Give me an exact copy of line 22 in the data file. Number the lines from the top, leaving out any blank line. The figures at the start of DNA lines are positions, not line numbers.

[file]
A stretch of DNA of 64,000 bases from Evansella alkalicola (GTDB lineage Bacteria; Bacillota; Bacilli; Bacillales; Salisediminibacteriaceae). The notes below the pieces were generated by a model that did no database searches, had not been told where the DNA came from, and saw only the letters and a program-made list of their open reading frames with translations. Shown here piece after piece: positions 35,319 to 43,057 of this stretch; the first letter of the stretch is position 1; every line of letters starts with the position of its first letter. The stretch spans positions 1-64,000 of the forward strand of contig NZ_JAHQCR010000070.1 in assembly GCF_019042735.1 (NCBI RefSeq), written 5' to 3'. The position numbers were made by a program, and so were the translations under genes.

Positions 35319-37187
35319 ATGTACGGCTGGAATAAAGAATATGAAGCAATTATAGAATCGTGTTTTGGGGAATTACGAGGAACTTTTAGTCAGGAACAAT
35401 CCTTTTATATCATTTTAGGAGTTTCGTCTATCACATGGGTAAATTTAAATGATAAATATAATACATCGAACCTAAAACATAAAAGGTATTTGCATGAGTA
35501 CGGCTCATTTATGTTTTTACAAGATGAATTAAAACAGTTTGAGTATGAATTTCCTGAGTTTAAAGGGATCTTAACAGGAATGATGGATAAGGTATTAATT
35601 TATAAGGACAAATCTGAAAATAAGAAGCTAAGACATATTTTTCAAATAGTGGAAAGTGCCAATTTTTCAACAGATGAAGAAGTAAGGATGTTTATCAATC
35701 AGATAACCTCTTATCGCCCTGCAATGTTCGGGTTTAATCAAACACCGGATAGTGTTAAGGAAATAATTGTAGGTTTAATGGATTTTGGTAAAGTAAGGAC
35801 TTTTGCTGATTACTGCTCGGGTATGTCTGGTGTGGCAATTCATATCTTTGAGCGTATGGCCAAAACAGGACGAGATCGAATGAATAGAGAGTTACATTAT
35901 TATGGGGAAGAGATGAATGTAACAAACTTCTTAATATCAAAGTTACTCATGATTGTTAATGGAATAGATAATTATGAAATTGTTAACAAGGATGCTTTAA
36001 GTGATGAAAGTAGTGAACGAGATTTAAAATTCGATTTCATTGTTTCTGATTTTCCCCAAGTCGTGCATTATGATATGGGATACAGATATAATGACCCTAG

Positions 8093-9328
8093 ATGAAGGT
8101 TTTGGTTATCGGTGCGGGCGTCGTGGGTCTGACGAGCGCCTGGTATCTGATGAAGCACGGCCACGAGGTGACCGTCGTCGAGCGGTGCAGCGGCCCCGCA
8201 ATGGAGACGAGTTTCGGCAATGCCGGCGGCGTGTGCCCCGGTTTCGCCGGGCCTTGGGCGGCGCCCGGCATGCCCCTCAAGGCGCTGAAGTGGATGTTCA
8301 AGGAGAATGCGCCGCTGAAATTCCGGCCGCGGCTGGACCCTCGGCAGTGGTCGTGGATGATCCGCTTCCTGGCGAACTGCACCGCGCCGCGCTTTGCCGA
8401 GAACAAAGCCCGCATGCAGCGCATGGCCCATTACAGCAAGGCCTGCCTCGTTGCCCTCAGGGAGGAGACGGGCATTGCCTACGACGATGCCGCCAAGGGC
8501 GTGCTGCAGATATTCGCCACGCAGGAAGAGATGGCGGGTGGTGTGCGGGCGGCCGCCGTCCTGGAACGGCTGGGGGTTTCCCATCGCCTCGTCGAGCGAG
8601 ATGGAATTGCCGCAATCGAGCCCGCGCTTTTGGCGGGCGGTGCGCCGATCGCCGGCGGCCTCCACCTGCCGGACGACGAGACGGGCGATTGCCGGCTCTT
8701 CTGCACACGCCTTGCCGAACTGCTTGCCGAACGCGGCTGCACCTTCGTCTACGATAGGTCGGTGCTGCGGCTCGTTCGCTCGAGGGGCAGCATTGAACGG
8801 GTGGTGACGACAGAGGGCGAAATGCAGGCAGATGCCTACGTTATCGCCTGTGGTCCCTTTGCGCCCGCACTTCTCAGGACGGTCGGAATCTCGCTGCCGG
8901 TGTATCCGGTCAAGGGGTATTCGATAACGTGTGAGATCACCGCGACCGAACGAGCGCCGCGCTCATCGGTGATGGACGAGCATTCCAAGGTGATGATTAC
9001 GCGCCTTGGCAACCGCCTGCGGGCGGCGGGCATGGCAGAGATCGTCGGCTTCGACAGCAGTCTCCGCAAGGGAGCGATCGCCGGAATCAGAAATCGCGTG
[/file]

9001 GCGCCTTGGCAACCGCCTGCGGGCGGCGGGCATGGCAGAGATCGTCGGCTTCGACAGCAGTCTCCGCAAGGGAGCGATCGCCGGAATCAGAAATCGCGTG